Remember when you were in elementary school and someone asked you what your favorite subject was? More often than not, it was recess!
Back then, you relished the free time and the chance to mingle with friends. The fact that it provided a much needed break from the rigors of academic subjects, a chance to be active, and an opportunity to learn how to manage unstructured time were not even considerations. Neither were the skills you were learning, like resolving conflict, sharing, leading, collaborating and negotiating.
Mostly you knew that you enjoyed recess; that is was fun! You probably didn’t even notice that your ability to focus and stay on task improved. Or that your memory was better. Experts say recess also helps children behave better, so best of all – you probably got into a lot less trouble after recess!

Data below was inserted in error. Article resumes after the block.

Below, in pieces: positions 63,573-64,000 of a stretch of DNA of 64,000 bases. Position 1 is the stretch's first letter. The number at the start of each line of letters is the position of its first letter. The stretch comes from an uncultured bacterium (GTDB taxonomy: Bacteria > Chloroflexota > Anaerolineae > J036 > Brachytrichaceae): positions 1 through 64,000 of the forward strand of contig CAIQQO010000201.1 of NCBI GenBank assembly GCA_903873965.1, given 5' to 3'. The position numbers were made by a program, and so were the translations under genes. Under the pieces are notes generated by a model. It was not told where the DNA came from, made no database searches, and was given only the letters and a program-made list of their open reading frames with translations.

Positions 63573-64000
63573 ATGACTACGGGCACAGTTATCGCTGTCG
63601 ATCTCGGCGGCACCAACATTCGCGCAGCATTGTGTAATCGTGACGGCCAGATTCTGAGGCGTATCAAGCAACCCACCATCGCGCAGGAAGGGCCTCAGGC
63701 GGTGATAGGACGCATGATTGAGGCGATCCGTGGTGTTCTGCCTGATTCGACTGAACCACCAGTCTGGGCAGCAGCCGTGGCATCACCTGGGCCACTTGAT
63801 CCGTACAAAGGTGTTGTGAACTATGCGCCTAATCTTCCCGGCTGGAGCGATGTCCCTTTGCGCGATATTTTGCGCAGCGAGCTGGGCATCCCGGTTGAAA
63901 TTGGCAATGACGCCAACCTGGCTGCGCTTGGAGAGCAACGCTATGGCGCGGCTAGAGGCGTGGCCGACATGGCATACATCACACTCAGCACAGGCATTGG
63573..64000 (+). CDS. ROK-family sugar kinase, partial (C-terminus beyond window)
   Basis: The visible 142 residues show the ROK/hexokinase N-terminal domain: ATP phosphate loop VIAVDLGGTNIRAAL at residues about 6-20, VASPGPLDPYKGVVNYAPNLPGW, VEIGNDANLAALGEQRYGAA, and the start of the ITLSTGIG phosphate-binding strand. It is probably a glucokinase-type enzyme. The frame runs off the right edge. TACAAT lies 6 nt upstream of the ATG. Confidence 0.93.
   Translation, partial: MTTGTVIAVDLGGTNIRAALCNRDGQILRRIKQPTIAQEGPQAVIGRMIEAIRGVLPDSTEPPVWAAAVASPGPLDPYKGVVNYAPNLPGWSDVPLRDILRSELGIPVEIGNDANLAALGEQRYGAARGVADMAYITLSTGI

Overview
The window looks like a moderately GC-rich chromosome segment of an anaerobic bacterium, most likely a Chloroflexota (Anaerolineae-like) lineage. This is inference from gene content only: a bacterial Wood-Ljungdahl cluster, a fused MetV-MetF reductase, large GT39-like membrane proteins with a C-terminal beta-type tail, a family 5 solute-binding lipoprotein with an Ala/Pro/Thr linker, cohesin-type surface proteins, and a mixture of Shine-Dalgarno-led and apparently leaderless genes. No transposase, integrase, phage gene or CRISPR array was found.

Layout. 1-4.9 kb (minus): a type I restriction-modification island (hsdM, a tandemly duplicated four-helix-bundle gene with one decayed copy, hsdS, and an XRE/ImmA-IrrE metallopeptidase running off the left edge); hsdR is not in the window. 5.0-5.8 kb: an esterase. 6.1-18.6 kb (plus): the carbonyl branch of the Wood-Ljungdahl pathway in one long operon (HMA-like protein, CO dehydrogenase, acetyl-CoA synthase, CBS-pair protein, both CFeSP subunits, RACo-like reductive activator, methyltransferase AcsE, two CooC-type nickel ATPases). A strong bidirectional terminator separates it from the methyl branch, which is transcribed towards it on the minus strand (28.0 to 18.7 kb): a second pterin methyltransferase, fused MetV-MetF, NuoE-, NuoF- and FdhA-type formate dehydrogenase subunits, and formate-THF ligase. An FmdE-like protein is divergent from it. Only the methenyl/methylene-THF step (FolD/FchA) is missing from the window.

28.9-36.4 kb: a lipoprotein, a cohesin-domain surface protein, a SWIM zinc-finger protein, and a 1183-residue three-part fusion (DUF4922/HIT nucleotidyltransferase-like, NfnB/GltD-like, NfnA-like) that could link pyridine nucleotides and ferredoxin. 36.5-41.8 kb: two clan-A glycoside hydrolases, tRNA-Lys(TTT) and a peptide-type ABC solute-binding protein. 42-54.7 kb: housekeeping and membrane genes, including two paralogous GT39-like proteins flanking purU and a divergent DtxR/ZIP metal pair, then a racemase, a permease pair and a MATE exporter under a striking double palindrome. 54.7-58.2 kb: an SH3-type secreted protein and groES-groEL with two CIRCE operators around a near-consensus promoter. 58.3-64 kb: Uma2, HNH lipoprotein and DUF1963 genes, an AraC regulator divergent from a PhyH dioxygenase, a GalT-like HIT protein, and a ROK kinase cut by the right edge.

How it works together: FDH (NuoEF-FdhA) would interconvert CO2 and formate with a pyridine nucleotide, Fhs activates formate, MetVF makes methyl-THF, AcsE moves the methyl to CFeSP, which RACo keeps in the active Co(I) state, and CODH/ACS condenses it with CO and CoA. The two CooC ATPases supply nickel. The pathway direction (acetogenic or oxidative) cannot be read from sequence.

With the emphasis on teaching to improve test scores after No Child Left Behind was enacted in 2001 the number of minutes allotted for recess has been shrinking in elementary schools. With pressure to produce high test scores, more time is being devoted to teaching. Some feel it is a waste of time to be playing kickball when many are failing math or struggling to read.
Unfortunately, less time for children to take breaks and the added stress of all the tests does not create the ideal learning environment.